Measuring voltage

I've been working on a battery charger on and off for a few months now. It's a slow process because every series of tests takes a week or more to be sure I got it right. Plus, I've been plagued by dis-information (mistaken people) all over the web.

But, I want to be able to measure voltage down to at least a tenth of a volt accurately and can't figure out how to do it. I borrowed a neighbors meter that is calibrated by the local power company every few months and it disagreed with every meter I had. Even an old Simpson. Turns out, his meter was wrong.

So, what can I use as a voltage standard to calibrate a cheap meter for this kind of thing? I'm willing to tweak a meter to get a good reading, but I can't figure out a good source to start with. Maybe a precision resistor; put current through it and do something based on that?

Things like 13.5V to float a AGM battery vs. 13.9 float on a flooded lead acid battery vs. 13.6V on a sealed lead acid.

I'm trying to overcome sulfation of batteries stored for a long time by keeping them on a float charger while not overcharging them and boiling away the water. Fine line that most of the commercial chargers don't walk too well. I plan on hooking one up with a little too much charge, measure the water loss over time and minimize that by lowering the float voltage until I reach a somewhat happy medium. Then, I'll seriously look into a spiked pulse to remove any residual sulfation I can. I'm really tired of replacing batteries on little used devices that have the batteries in places that are hard to get to. I'm talking about more than 10 of these things that get used a few times a year and seem to always have battery troubles when I get to use them.

Oh, and what do other folks do for medium term data logging? I want to record voltage and current changes in these things over a week under various conditions and I don't want to spend a fortune on equipment. I only have one laptop and tying it up doing something like that sucks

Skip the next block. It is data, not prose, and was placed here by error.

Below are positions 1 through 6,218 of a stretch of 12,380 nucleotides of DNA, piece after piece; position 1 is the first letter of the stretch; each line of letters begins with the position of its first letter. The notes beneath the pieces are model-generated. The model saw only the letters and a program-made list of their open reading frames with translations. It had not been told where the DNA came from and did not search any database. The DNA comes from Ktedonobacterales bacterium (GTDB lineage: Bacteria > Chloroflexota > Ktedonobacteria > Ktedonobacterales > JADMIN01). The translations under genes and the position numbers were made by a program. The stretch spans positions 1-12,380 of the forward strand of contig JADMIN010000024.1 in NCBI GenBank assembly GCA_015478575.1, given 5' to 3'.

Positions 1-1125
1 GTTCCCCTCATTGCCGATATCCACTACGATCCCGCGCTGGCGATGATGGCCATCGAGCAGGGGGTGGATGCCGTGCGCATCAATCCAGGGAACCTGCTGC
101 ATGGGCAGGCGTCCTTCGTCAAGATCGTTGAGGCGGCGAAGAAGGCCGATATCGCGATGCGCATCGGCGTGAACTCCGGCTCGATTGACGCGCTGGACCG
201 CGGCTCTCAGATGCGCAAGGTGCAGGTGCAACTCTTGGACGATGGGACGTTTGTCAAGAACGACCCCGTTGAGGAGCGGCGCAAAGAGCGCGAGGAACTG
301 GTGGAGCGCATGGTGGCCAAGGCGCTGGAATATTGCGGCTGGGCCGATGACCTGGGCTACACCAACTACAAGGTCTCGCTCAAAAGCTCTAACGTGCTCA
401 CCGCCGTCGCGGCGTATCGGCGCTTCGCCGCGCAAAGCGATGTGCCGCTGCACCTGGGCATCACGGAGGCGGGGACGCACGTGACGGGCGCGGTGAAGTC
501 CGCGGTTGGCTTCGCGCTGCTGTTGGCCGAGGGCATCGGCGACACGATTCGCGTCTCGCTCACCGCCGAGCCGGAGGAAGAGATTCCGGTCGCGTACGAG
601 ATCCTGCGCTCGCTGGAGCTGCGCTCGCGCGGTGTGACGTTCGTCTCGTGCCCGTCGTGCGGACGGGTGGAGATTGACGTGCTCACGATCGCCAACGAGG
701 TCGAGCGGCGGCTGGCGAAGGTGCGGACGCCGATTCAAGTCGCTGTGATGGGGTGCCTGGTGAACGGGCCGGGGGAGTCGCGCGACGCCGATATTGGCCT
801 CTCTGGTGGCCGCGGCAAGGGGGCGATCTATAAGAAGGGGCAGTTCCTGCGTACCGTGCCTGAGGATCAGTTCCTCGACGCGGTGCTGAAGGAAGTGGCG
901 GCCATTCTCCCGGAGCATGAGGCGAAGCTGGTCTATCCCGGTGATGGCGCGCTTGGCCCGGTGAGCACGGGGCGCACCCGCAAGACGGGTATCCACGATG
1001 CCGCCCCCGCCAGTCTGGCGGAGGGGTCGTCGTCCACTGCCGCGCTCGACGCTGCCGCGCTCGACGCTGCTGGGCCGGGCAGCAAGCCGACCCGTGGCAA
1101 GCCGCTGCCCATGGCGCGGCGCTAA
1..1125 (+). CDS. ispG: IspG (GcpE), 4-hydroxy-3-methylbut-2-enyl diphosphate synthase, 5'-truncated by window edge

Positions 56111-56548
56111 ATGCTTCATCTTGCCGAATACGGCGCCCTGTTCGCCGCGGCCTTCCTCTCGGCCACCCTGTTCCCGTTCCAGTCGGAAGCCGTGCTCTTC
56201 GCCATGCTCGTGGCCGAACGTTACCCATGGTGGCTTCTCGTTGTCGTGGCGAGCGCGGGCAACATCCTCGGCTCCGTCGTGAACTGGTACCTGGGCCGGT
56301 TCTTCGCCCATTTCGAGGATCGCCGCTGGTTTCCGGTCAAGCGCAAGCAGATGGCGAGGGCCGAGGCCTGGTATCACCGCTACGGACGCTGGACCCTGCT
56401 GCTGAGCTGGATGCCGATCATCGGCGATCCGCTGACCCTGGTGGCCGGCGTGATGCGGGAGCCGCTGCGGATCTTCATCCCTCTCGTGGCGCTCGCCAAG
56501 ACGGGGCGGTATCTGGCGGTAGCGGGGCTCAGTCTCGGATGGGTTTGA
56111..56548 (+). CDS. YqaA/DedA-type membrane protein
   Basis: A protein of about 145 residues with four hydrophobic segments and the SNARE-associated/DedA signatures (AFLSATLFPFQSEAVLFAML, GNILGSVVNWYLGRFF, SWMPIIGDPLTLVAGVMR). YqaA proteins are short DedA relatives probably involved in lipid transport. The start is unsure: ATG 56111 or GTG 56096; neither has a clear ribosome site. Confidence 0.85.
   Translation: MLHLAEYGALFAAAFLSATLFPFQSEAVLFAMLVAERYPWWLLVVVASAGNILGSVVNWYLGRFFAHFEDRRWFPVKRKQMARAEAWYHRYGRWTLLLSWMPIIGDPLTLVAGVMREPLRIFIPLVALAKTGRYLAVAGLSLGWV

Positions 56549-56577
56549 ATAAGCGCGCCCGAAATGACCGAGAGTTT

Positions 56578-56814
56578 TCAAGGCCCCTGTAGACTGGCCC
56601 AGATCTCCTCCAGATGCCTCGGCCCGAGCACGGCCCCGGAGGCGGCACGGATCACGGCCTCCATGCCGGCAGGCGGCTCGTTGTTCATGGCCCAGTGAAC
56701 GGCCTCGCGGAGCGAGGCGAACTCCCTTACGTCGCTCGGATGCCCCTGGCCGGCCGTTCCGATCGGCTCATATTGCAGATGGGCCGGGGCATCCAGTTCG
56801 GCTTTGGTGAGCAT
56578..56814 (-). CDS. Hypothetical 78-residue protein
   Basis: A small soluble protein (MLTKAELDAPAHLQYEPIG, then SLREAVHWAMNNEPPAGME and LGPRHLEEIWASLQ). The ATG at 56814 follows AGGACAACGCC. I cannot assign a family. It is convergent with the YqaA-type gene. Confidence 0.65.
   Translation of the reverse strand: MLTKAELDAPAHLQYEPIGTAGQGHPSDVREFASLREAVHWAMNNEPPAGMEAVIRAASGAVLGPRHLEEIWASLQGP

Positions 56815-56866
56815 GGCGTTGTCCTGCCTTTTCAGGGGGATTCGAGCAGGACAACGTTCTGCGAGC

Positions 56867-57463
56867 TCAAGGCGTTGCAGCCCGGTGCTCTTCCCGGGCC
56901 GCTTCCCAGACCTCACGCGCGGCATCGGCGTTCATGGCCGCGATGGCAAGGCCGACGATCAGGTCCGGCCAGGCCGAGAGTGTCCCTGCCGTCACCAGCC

Here is what I use as my main voltage reference standard in the old 'man cave' here.

Of course most won't be as lucky to have picked one up very cheap at a surplus outlet many years ago.

There are many voltage reference ICs avalible that output a fixed voltage, 2.5vdc is a common value and are speced to certain guaranteed accuracy specs and only cost a few dollars. I've found that many digital DVMs are pretty accurate, but it's always good to have your own 'reference standard' on hand to compare unknown meters against. A .1vdc accuracy is not a difficult value to obtain with most modern DVMs.

Good luck


Buy a good quality DVM and use it. I used to work as a Biomed Tech and we had a guy come by twice a year to check and calibrate our test equipment. Our Fluke meters never needed any adjustment and always passed. That is my experience. Don't try to use one with a weak battery and they perform great.

The meter I borrowed was a fluke, I don't remember the model, but it was off by almost a volt. He is a power company repairman and he uses it every day, with it being calibrated every few months by the company's meter division. Which makes me wonder about the power meter on the side of the house!

I checked out the voltage reference devices that Lefty suggested and they are pretty compelling. National has a number of them and I'm going to order a 3V device so I can feed it off a 5V supply. I could come up with a pretty good reference voltage using a 5V wall wart and one of these things to check a particular range on a meter. They have an accuracy of 0.1% which should get me within 3 millivolts of where I want to be.

Thanks for the help.

Using a Weston cell gives you a stable reference

er....uh, right, I'll get right on that.

Where's my digi catatlog??

Get a good (expensive) meter, go for one that’s sold as a calibration meter

NEVER use this meter to check mains voltage, they’re designed to be precise and work at lower voltages